I know I have shared previously the observations from the late political scientist Aaron Wildavsky from back in 1990 about the early signs of anti-Semitism starting to go mainstream on college campuses, and his foreboding for the future. It is worth revisiting his diagnosis just now, as anti-Semitism, disguised as “decolonial studies,” has settled in as a major malignant force on universities from coast-to-coast, such that university leaders who were so quick to issue forceful statements about George Floyd, police violence, January 6, the Ukraine War, etc, etc, are suddenly tongue-tied at the spectacle of Nazi-level evil, issuing ambiguous statements at best, fearful of offending the anti-Semites on their faculties and among their student bodies.
Here’s how Wildavsky described what he was seeing in the late 1980s:
[S]ometime in the mid-1960s blacks replaced Jews as the nation’s number one oppressed minority and—second—that, toward the end of that decade, white radicals succeeded in having Jews removed from the parlance of left critics of society as “minority,” despite the fact that they constituted no more than 3 percent of the population and were still undoubtedly subject to minor forms of discrimination in banking, business, social life, politics, and elsewhere. It took Christians 1,000 years to go from oppressed minority to inquisitorial majority; those clever Jews seem to have done it practically overnight. Let us investigate this strange case further.
During the 1920s and 1930s, Jews—not entirely without reason—were recognized as one of the nation’s oppressed minorities. Quotas aimed to keep them out of college, discrimination out of work, and voter prejudice out of public life. The 1950s, by contrast, was the golden era of American Jewry, which still enjoyed its leading minority status even though it had become, by and large, affluent instead of deprived. .
Yet there was still this consolation [of being displaced as the number one oppressed minority]: Jews were still a minority, weren’t they, even if they could not be number one? But no, it was not to be. This time around it was not blacks, who were too busy for ancient history, but radical whites—including Jews—who administered the coup-de-grace without so much as a by-your-leave. Without the fanfare of a public announcement of the solemn cadence of a decent burial, Jews no longer were spoken of as a minority, deprived, despised, downtrodden, or whatever. Just like that.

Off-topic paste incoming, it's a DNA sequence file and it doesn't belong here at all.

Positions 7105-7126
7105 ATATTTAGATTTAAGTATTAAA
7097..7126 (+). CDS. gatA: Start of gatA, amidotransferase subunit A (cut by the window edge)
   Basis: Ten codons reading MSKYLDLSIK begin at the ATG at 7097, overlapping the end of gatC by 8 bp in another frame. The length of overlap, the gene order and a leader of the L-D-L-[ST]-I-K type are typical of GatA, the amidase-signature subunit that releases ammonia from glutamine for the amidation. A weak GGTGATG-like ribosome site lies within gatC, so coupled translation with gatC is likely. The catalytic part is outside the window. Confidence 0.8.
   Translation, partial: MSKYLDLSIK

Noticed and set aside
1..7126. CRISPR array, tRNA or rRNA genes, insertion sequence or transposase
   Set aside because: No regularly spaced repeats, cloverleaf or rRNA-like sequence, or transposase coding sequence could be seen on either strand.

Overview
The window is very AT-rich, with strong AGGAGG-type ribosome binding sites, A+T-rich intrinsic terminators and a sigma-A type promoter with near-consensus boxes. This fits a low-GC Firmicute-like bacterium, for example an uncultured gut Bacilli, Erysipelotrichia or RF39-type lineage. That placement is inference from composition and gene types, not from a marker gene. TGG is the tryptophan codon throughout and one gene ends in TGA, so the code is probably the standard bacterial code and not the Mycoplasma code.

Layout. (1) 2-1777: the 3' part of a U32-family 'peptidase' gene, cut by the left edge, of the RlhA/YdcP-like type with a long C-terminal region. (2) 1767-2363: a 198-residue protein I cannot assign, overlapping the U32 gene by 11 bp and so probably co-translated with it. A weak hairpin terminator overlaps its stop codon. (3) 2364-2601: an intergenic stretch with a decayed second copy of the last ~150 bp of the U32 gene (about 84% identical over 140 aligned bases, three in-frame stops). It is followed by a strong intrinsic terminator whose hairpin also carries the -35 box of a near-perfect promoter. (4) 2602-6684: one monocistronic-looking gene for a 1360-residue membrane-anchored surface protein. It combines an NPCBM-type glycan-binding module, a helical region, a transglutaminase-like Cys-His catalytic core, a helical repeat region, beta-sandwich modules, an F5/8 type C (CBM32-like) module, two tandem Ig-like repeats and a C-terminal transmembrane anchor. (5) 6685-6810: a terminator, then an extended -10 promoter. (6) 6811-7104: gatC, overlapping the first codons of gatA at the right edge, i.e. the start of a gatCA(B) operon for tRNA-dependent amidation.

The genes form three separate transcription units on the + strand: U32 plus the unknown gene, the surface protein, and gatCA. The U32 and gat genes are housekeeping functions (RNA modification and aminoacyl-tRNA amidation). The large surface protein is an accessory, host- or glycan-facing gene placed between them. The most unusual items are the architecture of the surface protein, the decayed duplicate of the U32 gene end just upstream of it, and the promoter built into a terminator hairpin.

Really, it was a case of mistaken identity: Jews were all of a sudden taken for imperialists. Actually, it was more like guilt by association. Jews, you see, were identified with Israel, which was defeating Arabs, who resorted to guerrilla warfare, however inefficacious, which somehow gave them membership in the Third World, so that Israel, ipso facto, became an imperialist oppressor, and domestic Jews ceased being a minority. Acta est fabula.
And so we have the pathetic spectacle of Lawrence Summers, who is sometimes a voice of sense among Democrats (warning Biden in the spring of 2021, for instance, that Biden’s spending plans would spark inflation):
Memo to Summers: You were president of Harvard University for several years (until you let a mob of shrieking feminists push you out). You could have done something to stop this growing cancer dead in its tracks. You had the power to veto proposed faculty hirings; veto proposed “decolonization” programs and courses; veto tenure and advancement for clearly politicized faculty. My hunch is you did nothing of the sort—ever. And now wonder why Harvard is such a cesspool. You and other spineless college administrators like you let this malignant tumor grow unabated right in front of you.
P.S. I note that a large group of Harvard faculty has denounced the student groups that side with Hamas. You can read the statement, which Steven Pinker organized, and the signatories here. But if you scroll down the list of faculty that have signed on, you may notice something striking: most of the signatories are from the hard sciences, the medical school, or business school. There are very few faculty signers from the humanities or social sciences. It is not hard to guess why.